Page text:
The secrecy problem

The people who know aren’t telling, and the people who want to know have no way of being told.

We don’t know whether PRISM, NSLs etc. are mouse or a Gruffalo because we can’t see them.We don’t know that the powers are being used reasonably, proportionaly or effectively[3] because there’s no transparency.

The secrecy solution?

Highly classified programmes have their very own sort of data gravity. Like black holes stuff goes in and nothing comes out. This should be of at least some comfort to those concerned about their secrets, their private data, going into the maw of this particular machine.

Stuff collected by SIGINT systems is normally classified up the wazoo not because the data itself is particularly sensitive (it’s mostly a firehose of the mundane), but the means of collection is sensitive. This creates a problem – once the interesting stuff has been sifted out of the firehose it can’t be given to anybody without revealing the whole gig and expanding the ring of secrecy.

We might be worried about espionage concerning political speech, but if you’re going to pass information to another governement about politically active people who may be dissidents then you need to trust that government[4].

We might be worried about industrial espionage, but if you’re going to pass information to a company about one of their foreign competitors then you need to trust that company (which is particularly hard in a world of multinationals).

Of course this is often of little use to law enforcement people on the ground – particularly those at a local/regional level who lie way outside the ring of trust (and are treated with the same disdain as the ordinary citizens whose data is being swept up).

Flee the US cloud?

For those of us outside of the US does all this mean we should flee from US services? If we’re not protected by the constitution and we’re fair game for spying then is it time to run?

I think the answer here is less straightforward than it might superficially seems – only if you care enough to make the journey (and endure the sacrifices it will throw at you), and only if you have a safer place to run to.

If you find Facebook useful then it’s almost certainly because it’s Facebook, not because it’s a social network. The option is binary rather than shades of grey. People in China use different social networks and get spied on by their own government rather than the US government – hardly an improvement.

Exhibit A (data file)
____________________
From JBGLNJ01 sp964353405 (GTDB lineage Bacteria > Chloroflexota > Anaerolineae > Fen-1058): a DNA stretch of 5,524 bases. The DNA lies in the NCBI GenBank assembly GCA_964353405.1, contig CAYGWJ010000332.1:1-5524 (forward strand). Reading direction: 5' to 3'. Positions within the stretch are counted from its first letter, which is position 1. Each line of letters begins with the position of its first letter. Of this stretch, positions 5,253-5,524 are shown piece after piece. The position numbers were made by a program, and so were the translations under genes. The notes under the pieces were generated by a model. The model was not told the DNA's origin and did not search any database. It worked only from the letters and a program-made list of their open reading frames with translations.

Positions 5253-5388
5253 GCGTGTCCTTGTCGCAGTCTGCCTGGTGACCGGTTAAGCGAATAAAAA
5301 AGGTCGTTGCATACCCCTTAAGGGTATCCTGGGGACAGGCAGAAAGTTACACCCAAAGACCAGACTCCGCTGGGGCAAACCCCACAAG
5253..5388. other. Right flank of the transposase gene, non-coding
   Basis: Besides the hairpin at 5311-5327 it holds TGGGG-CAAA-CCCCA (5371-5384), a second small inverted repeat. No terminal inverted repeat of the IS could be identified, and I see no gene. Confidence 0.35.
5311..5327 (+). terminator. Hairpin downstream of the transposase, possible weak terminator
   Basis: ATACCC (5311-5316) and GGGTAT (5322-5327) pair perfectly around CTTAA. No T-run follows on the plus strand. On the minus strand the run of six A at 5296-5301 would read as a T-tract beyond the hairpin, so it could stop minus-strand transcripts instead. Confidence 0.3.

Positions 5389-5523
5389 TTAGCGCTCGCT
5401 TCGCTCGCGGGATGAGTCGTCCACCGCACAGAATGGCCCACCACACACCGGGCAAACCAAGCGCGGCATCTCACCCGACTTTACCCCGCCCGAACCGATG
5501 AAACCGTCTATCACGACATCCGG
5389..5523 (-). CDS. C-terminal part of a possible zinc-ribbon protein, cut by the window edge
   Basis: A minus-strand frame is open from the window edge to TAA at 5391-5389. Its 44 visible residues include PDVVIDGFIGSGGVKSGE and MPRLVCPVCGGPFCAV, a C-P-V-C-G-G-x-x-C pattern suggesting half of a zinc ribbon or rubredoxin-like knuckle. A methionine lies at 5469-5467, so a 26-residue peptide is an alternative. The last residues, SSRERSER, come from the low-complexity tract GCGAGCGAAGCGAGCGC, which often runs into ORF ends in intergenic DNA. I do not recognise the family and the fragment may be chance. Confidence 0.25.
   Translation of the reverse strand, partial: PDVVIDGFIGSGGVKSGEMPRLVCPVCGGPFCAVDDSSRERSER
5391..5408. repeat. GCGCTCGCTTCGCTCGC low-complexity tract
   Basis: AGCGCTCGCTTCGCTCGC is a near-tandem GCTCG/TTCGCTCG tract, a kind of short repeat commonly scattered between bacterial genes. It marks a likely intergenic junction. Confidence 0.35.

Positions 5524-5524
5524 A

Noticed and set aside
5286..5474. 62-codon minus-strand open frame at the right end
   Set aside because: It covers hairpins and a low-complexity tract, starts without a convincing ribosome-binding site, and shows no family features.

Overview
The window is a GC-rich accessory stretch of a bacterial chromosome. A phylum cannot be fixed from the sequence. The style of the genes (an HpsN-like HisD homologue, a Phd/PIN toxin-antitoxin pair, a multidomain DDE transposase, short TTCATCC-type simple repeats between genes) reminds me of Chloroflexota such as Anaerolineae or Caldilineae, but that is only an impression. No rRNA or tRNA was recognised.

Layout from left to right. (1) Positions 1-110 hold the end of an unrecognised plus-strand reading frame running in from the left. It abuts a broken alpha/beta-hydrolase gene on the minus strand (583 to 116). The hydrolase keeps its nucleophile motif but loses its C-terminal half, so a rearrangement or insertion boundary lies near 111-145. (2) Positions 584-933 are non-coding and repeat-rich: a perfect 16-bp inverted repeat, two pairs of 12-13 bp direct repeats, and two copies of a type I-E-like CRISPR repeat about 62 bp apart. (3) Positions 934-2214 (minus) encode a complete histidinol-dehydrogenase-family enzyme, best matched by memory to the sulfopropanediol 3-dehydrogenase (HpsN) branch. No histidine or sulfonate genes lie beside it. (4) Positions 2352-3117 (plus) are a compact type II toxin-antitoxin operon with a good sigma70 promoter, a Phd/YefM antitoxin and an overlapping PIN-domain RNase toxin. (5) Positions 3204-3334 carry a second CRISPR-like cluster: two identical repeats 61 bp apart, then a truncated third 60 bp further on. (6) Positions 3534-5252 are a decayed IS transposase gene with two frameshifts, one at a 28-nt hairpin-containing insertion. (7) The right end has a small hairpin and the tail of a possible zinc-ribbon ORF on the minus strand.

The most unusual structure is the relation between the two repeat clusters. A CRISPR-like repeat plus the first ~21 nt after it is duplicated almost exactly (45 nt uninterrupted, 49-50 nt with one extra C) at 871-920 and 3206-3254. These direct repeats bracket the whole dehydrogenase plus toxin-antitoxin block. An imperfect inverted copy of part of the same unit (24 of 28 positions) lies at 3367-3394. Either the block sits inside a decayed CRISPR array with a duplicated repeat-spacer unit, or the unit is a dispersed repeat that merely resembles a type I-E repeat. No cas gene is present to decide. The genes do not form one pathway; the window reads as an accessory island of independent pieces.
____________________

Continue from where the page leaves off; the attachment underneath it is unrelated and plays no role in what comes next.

If you’re using something more commodity like an email service, or CRM, or servers on demand, then there are more choices. Those choices need to be carefully evaluated on the merits of the protections offered by the service provider and legislature it operates in.

Don’t forget that the US isn’t the only country that does spying – essentially everybody is at it, and the rules for who and what consitutes fair game are often far less transparent.

A sense of proportionality is also needed. Hundreds of NSLs a day sounds scary because we’re scared of the dark and struggle to count past ten, but it’s tiny compared to the billions of people using US based systems to talk and transact. Your data is mostly safe because it’s mostly uninteresting (and that’s not the same as ‘nothing to hide, nothing to fear’, which is only ever said by politicians with something to hide who fear being found out).

Conclusion

US citizens enjoy a constitution that prohibits unwarranted search and siezure, and though that law was made centuries before the advent of the Internet it’s mostly found its way into the mindset of modern services and their providers (even if all that means is ‘we’ll use your data to make money’ rather than ‘we’ll poke around your stuff on behalf of the government’). US law does not protect the rest of the world, in fact the US has given itself permission to spy on the rest of the world. We don’t know how bad the problem is because spying is a covert activity. If that bothers you then there might be alternative services in alternative jurisdictions – caveat emptor – read the fine print.

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[1] It’s interesting that section 702 is referenced so much in the James Clapper’s statement on PRISM, and I found this disection amusing.

[2] It’s hard to think that there’s much of the USA that isn’t subject to this exception if searches are allowed within 100 miles of the border and any international airport counts as a border. Perhaps somebody can do a cool infographic where we can find tiny islands of US soil that don’t count.

[3] It’s funny how much of the debate is about how reasonable or proportional things are, and how little is about effectiveness. Sadly this is just a microcosm of the missing debate on appropriate risk and cost in a civil society.

[4] There may also be issues for a receiving government regarding how it is allowed to treat such information – the Communication Data Bill (aka ‘Snoopers Charter’) might very well have been an attempt to legalise the receipt of PRISM data in the UK.